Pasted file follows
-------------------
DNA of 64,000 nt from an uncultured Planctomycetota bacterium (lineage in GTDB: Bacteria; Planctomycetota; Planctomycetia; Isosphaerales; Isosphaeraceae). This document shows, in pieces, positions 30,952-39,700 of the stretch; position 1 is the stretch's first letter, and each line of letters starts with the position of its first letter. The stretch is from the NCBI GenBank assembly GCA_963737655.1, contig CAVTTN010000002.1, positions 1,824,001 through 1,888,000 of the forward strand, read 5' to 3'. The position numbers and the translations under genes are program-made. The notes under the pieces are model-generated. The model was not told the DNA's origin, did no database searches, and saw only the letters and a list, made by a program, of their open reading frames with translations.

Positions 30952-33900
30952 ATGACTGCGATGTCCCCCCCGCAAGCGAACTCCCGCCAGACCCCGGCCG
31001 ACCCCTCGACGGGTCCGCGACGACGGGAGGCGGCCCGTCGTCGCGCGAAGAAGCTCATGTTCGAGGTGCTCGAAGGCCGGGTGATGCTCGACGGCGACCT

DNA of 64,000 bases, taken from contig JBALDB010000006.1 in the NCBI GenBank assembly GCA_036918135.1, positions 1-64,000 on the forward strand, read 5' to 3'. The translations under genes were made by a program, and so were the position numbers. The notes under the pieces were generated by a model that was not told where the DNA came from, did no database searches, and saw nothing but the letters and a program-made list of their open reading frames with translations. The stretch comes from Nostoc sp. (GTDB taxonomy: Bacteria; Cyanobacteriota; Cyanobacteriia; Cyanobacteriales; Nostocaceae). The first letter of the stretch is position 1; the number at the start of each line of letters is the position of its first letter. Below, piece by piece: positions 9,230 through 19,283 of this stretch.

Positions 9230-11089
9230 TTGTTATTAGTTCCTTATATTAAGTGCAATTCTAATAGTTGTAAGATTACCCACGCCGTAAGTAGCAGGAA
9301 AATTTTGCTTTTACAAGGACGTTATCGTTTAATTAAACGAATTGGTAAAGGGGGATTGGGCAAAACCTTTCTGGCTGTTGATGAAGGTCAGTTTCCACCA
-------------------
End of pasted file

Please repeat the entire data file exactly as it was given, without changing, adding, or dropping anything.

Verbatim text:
DNA of 64,000 nt from an uncultured Planctomycetota bacterium (lineage in GTDB: Bacteria; Planctomycetota; Planctomycetia; Isosphaerales; Isosphaeraceae). This document shows, in pieces, positions 30,952-39,700 of the stretch; position 1 is the stretch's first letter, and each line of letters starts with the position of its first letter. The stretch is from the NCBI GenBank assembly GCA_963737655.1, contig CAVTTN010000002.1, positions 1,824,001 through 1,888,000 of the forward strand, read 5' to 3'. The position numbers and the translations under genes are program-made. The notes under the pieces are model-generated. The model was not told the DNA's origin, did no database searches, and saw only the letters and a list, made by a program, of their open reading frames with translations.

Positions 30952-33900
30952 ATGACTGCGATGTCCCCCCCGCAAGCGAACTCCCGCCAGACCCCGGCCG
31001 ACCCCTCGACGGGTCCGCGACGACGGGAGGCGGCCCGTCGTCGCGCGAAGAAGCTCATGTTCGAGGTGCTCGAAGGCCGGGTGATGCTCGACGGCGACCT

DNA of 64,000 bases, taken from contig JBALDB010000006.1 in the NCBI GenBank assembly GCA_036918135.1, positions 1-64,000 on the forward strand, read 5' to 3'. The translations under genes were made by a program, and so were the position numbers. The notes under the pieces were generated by a model that was not told where the DNA came from, did no database searches, and saw nothing but the letters and a program-made list of their open reading frames with translations. The stretch comes from Nostoc sp. (GTDB taxonomy: Bacteria; Cyanobacteriota; Cyanobacteriia; Cyanobacteriales; Nostocaceae). The first letter of the stretch is position 1; the number at the start of each line of letters is the position of its first letter. Below, piece by piece: positions 9,230 through 19,283 of this stretch.

Positions 9230-11089
9230 TTGTTATTAGTTCCTTATATTAAGTGCAATTCTAATAGTTGTAAGATTACCCACGCCGTAAGTAGCAGGAA
9301 AATTTTGCTTTTACAAGGACGTTATCGTTTAATTAAACGAATTGGTAAAGGGGGATTGGGCAAAACCTTTCTGGCTGTTGATGAAGGTCAGTTTCCACCA